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Inflation at 39 year low

September 13th, 2013

The leading left-wing daily contends that despite the record low overall inflation rate, Hungarian families have to spend more on basic goods. A pro-government columnist, on the other hand, believes the low inflation rate proves that the government is on the right path.

On Thursday, the Hungarian Central Statistical Office reported that inflation had slowed to 1.3 per cent on a year-on-year basis in August. The inflation rate has for five consecutive months remained under 2 per cent. The yearly inflation rate of 1.3 is the lowest since 1974.

While the overall inflation rate has indeed hit a record low, basic goods have become significantly more expensive, Népszabadság comments in a front page editorial. The price of staple food, alcoholic drinks as well as tobacco products have increased steeply – only clothing and household items have become cheaper, the left-wing daily contends. Through utility and energy tariff cuts, the government can keep the overall inflation rate low until the elections (see BudaPost September 10), but this will not compensate Hungarian families for the rise of the price of basic goods. After the elections, Hungarians will have to pay the price of those utility tariffs now kept artificially low by the government, Népszabadság concludes.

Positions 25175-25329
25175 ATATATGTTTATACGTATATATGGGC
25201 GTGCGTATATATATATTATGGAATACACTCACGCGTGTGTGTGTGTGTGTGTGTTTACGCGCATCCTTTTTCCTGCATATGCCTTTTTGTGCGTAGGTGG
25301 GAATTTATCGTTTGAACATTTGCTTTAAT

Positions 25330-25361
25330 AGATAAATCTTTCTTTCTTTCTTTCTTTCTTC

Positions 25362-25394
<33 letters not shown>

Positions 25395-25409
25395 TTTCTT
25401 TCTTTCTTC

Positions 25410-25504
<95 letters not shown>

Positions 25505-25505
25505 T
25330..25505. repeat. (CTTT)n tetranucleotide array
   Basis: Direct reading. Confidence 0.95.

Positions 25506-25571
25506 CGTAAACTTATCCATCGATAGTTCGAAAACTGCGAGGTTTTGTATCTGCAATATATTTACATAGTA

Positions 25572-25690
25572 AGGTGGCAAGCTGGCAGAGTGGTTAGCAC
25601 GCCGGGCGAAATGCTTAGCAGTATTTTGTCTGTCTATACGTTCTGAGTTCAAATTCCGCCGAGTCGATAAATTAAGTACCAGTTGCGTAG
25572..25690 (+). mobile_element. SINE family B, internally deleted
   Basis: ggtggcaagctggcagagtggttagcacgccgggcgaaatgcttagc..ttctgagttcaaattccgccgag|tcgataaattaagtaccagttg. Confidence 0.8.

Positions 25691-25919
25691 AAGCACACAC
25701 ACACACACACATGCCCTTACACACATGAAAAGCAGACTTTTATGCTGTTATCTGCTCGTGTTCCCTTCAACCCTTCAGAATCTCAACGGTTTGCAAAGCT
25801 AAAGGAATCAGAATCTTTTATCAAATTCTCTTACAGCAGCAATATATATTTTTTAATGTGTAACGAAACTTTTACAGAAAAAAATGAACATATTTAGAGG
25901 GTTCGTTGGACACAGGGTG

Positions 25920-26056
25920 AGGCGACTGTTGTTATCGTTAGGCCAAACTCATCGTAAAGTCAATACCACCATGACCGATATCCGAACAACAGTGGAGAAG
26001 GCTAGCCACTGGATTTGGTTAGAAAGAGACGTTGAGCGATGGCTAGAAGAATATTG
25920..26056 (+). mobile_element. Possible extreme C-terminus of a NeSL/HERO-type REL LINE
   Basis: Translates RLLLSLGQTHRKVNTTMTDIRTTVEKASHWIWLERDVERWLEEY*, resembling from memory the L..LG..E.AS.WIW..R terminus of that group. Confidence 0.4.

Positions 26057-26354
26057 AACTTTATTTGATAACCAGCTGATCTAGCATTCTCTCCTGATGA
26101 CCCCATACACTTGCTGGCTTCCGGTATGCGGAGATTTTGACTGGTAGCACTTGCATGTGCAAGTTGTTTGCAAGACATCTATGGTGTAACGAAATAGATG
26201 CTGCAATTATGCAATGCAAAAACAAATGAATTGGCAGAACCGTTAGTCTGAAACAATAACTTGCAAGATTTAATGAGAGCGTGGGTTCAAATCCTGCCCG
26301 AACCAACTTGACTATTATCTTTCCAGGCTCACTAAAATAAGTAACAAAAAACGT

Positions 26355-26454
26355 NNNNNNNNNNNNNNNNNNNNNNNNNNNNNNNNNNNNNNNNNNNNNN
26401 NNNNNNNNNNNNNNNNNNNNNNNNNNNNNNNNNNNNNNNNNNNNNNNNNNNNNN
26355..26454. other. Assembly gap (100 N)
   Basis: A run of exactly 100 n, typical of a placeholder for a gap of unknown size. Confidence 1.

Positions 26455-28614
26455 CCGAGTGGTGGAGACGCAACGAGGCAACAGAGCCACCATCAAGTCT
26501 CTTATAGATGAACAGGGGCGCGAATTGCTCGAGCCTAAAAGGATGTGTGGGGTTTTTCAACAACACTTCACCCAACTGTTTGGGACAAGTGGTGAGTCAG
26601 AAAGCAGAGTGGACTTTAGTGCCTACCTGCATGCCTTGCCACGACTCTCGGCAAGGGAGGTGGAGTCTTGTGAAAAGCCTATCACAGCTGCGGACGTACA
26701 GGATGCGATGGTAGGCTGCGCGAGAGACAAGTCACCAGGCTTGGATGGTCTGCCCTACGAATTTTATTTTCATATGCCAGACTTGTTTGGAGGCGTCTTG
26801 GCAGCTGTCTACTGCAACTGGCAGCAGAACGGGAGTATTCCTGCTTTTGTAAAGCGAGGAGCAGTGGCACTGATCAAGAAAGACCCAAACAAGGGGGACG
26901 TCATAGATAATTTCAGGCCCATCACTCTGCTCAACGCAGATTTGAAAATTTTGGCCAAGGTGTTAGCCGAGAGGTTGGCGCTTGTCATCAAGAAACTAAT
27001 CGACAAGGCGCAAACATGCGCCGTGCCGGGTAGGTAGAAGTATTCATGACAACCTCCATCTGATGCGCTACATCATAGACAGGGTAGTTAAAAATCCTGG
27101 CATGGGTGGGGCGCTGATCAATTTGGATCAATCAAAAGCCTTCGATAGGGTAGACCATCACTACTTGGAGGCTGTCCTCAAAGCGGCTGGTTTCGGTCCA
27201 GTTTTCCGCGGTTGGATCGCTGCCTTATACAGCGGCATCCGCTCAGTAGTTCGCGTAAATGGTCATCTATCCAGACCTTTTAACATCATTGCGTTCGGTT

Despite such ‘fearmongering’ on the left, the Orbán government has managed to cut the inflation rate, Anna Szabó writes in Magyar Nemzet. The pro-government columnist finds it bizarre that the post-Communist left which in 2002 promised to keep energy prices under control should accuse the Orbán government of enacting populist anti-market policies reminiscent of the Kádár era. The statistics, however, show that base rate cuts under National Bank president György Matolcsy have not resulted in uncontrollable inflation, Szabó points out. The Socialists blame the government for not being bold enough in cutting energy and utility prices, while Liberals fear that lower tariffs will undermine the position of energy-providers. Szabó, however, believes that the Orbán government is acting in a responsible manner, in marked contrast to past Socialist-Liberal coalitions, which filled the holes in their budgets by inducing a higher inflation rate and thus devaluing wages. Low inflation means price stability as well as lower interests rates, which help the government to offer loans at a favorable rate for Hungarian entrepreneurs, in order to boost economic output, Szabó maintains. On Thursday, National Bank president György Matolcsy announced that the National Bank would prolong the lending program started earlier this year. Mr Matolcsy said that in addition to the 750 billion Forints committed so far, another 2,000 billion Forints will be allocated till the end of 2014. Commercial banks will get the loans at a zero per cent interest rate, and will transmit them to customers at the maximum interest rate of 2.5 per cent.

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